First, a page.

Appeal decision raises questions about notice of termination clauses

Appeal decision raises questions about notice of termination clauses
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The Ontario Court of Appeal has upheld a decision regarding a termination clause in an employment agreement involving a man who accepted two-weeks notice from his employer then claimed damages saying he was wrongfully dismissed.

In Musoni v. Logitek Technology Ltd. Bernard Musoni worked for Logitek for two years and five months as a bilingual customer support agent starting in October 2005. When his employment was terminated, without cause in March 2008, he received two-weeks notice pay and deposited the cheque for $1,804.38.

However Musoni, who represented himself, later claimed $70,000 in damages for wrongful dismissal based on alleged wrongdoing by his employer during the course of his time at the company. In 2012, the Ontario Superior Court found that “none of the plaintiff’s allegations against the Defendant provide a legal footing on which he can base his claim to damages.”

Given the length of time Musoni worked for Logitek, he might have actually been entitled to three-and-a-half months pay upon termination of employment, not two-weeks salary, says lawyer Sean Bawden of Kelly Santini LLP in Ottawa.

“He misinterpreted what wrongful dismissal means,” says Bawden. “He believed wrongful dismissal means you can’t let someone go at all, which under Ontario law is just not true. He didn’t plead he was entitled to more because he didn’t think he was entitled, and that’s really where the ball was dropped.”

Musoni should have claimed the contract and termination clause was void because it was contrary to the Employment Standards Act. While it was technically enforceable at two years of employment, it would not have been six months later.

“When courts have looked at clauses like that where they are enforceable at one time but not at another point in time they have been struck down,” says Hendrik Nieuwland of Shields O’Donnell MacKillop LLP. “A clause shouldn’t be enforceable because an employer happens to pull the trigger at the right time.”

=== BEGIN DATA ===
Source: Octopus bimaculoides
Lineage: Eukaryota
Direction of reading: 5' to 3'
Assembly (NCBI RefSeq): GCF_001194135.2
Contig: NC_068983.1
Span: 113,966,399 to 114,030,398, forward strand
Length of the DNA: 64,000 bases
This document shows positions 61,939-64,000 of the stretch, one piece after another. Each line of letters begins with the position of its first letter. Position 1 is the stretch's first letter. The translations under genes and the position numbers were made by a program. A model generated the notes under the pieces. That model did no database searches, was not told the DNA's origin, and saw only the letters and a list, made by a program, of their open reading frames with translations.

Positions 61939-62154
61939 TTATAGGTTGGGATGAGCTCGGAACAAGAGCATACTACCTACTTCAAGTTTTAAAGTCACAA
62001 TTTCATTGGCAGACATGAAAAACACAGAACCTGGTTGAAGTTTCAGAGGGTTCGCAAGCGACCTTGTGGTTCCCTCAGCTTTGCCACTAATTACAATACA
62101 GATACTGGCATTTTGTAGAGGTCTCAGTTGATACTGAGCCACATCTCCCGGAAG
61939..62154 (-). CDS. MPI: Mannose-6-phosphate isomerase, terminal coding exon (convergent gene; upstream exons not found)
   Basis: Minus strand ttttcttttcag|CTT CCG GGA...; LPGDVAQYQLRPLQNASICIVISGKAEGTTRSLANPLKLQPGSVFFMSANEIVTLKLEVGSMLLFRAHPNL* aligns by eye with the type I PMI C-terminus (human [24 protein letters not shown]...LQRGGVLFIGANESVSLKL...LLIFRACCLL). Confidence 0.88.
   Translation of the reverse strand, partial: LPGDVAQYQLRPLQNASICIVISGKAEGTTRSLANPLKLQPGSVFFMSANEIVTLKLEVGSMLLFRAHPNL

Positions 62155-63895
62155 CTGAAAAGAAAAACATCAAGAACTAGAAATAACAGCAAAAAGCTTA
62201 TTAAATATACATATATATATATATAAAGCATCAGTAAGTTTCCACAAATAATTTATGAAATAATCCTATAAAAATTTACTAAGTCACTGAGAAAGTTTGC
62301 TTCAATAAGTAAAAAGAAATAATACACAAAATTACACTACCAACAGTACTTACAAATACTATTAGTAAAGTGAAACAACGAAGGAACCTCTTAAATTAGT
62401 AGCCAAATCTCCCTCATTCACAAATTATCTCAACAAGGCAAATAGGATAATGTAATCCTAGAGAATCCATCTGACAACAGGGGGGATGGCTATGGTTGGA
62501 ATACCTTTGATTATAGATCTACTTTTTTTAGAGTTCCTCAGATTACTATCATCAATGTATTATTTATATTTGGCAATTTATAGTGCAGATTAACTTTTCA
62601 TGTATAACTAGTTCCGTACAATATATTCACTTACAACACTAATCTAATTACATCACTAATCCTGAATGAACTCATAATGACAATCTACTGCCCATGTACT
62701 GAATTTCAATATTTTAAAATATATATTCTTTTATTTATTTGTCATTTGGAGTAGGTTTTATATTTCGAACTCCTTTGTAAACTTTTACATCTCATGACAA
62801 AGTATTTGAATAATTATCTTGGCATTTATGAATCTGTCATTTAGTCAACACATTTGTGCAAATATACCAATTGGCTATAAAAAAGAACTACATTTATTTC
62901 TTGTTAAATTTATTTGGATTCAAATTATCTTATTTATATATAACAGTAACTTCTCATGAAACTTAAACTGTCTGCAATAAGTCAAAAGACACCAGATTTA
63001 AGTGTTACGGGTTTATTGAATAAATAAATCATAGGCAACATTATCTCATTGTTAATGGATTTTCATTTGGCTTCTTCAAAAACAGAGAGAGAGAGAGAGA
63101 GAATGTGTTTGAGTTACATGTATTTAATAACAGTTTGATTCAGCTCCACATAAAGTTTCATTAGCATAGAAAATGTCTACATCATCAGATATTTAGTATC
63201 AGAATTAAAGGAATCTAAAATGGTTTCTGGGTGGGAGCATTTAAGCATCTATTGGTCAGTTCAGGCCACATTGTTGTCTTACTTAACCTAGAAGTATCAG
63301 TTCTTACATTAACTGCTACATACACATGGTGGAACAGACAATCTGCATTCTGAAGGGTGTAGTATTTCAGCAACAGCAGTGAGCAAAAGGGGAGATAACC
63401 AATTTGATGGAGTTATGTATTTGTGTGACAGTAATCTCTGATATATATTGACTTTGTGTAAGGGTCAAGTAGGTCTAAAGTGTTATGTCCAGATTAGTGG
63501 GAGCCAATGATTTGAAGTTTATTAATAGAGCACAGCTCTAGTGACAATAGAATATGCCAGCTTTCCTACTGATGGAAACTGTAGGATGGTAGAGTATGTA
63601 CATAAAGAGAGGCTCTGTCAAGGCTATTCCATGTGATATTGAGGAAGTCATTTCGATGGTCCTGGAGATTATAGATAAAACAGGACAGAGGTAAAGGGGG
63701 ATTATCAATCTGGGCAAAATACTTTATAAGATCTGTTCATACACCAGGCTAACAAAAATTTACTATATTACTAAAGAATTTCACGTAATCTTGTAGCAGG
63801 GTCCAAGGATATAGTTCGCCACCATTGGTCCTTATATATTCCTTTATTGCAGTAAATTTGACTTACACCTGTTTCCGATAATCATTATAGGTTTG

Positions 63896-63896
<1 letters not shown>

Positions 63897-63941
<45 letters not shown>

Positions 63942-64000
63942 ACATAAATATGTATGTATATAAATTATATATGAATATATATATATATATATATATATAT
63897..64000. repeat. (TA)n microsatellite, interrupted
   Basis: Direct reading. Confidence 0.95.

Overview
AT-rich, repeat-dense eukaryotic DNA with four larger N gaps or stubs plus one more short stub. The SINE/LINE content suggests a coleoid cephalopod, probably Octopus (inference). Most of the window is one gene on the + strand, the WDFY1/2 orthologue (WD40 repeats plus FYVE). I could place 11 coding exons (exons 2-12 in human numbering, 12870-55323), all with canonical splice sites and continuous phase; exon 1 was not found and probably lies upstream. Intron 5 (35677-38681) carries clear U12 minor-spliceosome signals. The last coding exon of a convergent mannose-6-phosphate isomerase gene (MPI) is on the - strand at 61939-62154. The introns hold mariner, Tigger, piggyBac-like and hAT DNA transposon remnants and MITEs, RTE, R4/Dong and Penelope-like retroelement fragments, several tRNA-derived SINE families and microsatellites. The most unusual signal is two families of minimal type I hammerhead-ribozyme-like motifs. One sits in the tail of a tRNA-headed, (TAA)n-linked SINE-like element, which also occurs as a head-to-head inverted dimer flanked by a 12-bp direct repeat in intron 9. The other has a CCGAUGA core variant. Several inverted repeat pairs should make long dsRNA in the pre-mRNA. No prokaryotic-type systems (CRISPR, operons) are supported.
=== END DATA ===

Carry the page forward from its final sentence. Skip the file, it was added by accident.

Now, Musoni is also out the expense of the court costs — about $8,000 — with $5,012.48 owing for the first time in court and $3,500 on appeal.

The one line decision from the Court of Appeal read:

“The employment contract between the appellant and the respondent was clear in providing for 15 days’ notice in order to terminate. The appellant was given pay in lieu of notice with accordance with the agreement, as found by Morgan J. We see no error in Morgan J.’s conclusions. The appeal is therefore dismissed with costs fixed at $3,500 inclusive of disbursements and HST.”

The fact the Court of Appeal upheld the decision raises questions about the status of employment law in Ontario, says David Doorey, an associate professor of labour and employment law at York University, since it seems to be inconsistent with earlier decisions.

Doorey, who calls the case “a head-scratcher,” points out that in Wright v. Young & Rubicam the court ruled a notice of termination clause in an employment contract that could conceivably leave an employee with less notice than the ESA requires at some point in the future is void and the longer period of reasonable notice is then required.

“So the Wright case now appears to be overturned by a one sentence Court of Appeal ruling,” he says.

In Musoni, Doorey says the court enforced a notice clause that would be illegal for any employee terminated after three or more years’ service.

“The contractual language in my view is just not enforceable,” adds Nieuwland. “The only reason why it wasn’t found as such by the court is because the employee didn’t pursue that argument. I’m a bit surprised the court didn’t intervene on that point but I suppose the court may have been limited by the way the claim was drafted.”

It’s also not clear why Logitek was allowed to rely on a contract term introduced six months’ into the employee’s employment.

“It would not be enforceable unless the employee was given some new benefit, or ‘consideration’ in exchange for the new restrictive notice clause. But the court doesn’t even mention this requirement, and doesn’t refer to any new consideration given to the employee. The contract is just assumed to be enforceable, without any mention of the normal legal issues that come up in these sorts of cases,” says Doorey.

“I’d have thought that the Court of Appeal might explain these apparent gaps in the lower court judge’s reasons, but it didn’t. So we are left wondering about this odd little case.”

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